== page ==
Tales from the City- The Bank Holiday

Photographer. R.E. A. Sheldon
Bank Holiday with Grandma and Uncle
Southend on Sea

I used to love Bank Holidays, but now I just wish them over. I get too grumpy. The train is fuller, ( well more crowded than normal), the shops are extra crammed, and anywhere where there is a threat of sunshine, well there is a flood of people. Years ago on Bank Holidays, shops were closed, just as in some villages all shops shut on certain days. In Forest Row, if memory serves me right, I ended up in dire need of a sweater, and bad luck to me,  it was Wednesday. Nothing was open. Not even the local riding shop. Surely horses don’t take a day off? But apparently they did back then.

Bank Holidays were first created in 1871 with the Bank Holiday act.  It was a way to slow down the flow of money out, as the banks earned some extra interest on the money inside the vaults. Of course with the internet, even though there isn’t a human working the tills anymore, the bank machines and online are in full swing. It just a public holiday now.

I wonder what it would be like to go back and have things shut on Bank Holidays? No shopping, no banking, just a grand day out, unless it was raining. Then what? Sit around the wireless, play a family game of cards, turn on the rads, and read a good book? Nonsense! Who wants that? It’s time to get out there and cram in as much as possible, get the shopping done and dusted, hit the Bank Holiday sales, take in a historic site, and go back to work, exhausted with tales of ‘oh what we did over Bank Holiday.’  I for one will be incredibly boring and just try to hide out.

Bank Holidays were desperately needed, as prior to 1834, there was only four days off from work, May 1 for May day, November 1 all saints day, Good Friday and Christmas day. Not much chance to spend some family time as we know it. Easter Sunday of course was off as it fell on Sunday, and what was open back then other than the church? Bank holidays didn’t include Good Friday nor Christmas day as they were already proper days off. It was an exhausting life with work hours way into the night, women of course worked not only in the home, but out in market stalls, taking in laundry, and various other occupations. The Bank Holiday was truly a day off from the hard endless days throughout the year.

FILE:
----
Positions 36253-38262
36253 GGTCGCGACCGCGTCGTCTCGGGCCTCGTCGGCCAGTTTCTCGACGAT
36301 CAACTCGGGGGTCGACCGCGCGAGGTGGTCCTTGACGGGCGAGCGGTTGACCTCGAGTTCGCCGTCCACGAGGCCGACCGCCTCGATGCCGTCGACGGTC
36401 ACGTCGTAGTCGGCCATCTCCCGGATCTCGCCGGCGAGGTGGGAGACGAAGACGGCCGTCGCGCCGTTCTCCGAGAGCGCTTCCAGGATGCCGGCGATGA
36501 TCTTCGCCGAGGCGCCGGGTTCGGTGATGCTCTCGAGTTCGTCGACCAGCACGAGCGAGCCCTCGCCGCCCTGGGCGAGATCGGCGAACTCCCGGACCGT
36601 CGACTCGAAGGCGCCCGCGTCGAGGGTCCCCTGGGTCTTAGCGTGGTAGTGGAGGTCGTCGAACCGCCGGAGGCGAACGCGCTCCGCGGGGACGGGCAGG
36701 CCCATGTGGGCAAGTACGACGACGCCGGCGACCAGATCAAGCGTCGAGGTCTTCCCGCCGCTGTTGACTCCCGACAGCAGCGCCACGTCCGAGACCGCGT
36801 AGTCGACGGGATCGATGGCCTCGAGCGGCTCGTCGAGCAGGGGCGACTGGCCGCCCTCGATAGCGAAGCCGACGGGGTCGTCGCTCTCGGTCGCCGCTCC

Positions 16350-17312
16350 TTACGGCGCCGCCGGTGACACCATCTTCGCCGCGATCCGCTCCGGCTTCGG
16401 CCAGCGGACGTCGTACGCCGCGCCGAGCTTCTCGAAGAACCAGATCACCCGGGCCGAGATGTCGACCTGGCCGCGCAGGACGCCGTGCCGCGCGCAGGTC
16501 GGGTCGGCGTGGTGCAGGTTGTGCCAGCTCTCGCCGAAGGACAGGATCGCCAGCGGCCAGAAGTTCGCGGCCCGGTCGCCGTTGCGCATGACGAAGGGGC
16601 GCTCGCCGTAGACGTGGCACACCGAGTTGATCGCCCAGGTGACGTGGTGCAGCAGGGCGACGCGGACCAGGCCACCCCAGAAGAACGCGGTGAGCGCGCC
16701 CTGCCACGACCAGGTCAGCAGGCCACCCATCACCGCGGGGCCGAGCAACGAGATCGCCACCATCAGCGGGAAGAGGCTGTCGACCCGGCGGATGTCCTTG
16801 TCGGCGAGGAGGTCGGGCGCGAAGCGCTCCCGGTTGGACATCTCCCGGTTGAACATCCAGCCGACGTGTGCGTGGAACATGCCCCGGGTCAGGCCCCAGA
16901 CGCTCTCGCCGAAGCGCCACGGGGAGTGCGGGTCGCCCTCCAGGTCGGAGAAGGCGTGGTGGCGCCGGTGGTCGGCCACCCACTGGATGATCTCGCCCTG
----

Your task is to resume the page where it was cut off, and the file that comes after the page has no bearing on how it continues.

May Day by Kate Greenaway. Image from http://e...

May Day by Kate Greenaway. Image from http://encarta.msn.com/ (Photo credit: Wikipedia)

This year the Bank Holiday was rain and more rain for some.  It was a fabulous day to write this little post, and read a book, and wonder would I really like it, if I couldn’t just run down to the shops for a pint of milk? I think I might be the first one protesting loudly!

About susan sheldon nolen

It’s rare to catch me without coffee, a form of camera, or my beloved wire fox terriers. I love the history, the art, and it’s a massive part of my life, as I either paint, write, or get interrupted by my dogs, reminding me of the real world. I hope you enjoy your time here. It’s such a privilege to have readers.
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2 Responses to Tales from the City- The Bank Holiday

  1. Carrie Rubin says:

    As always, thanks for a bit of history. And reading a book on a rainy holiday sounds like a perfect way to spend a day. 🙂

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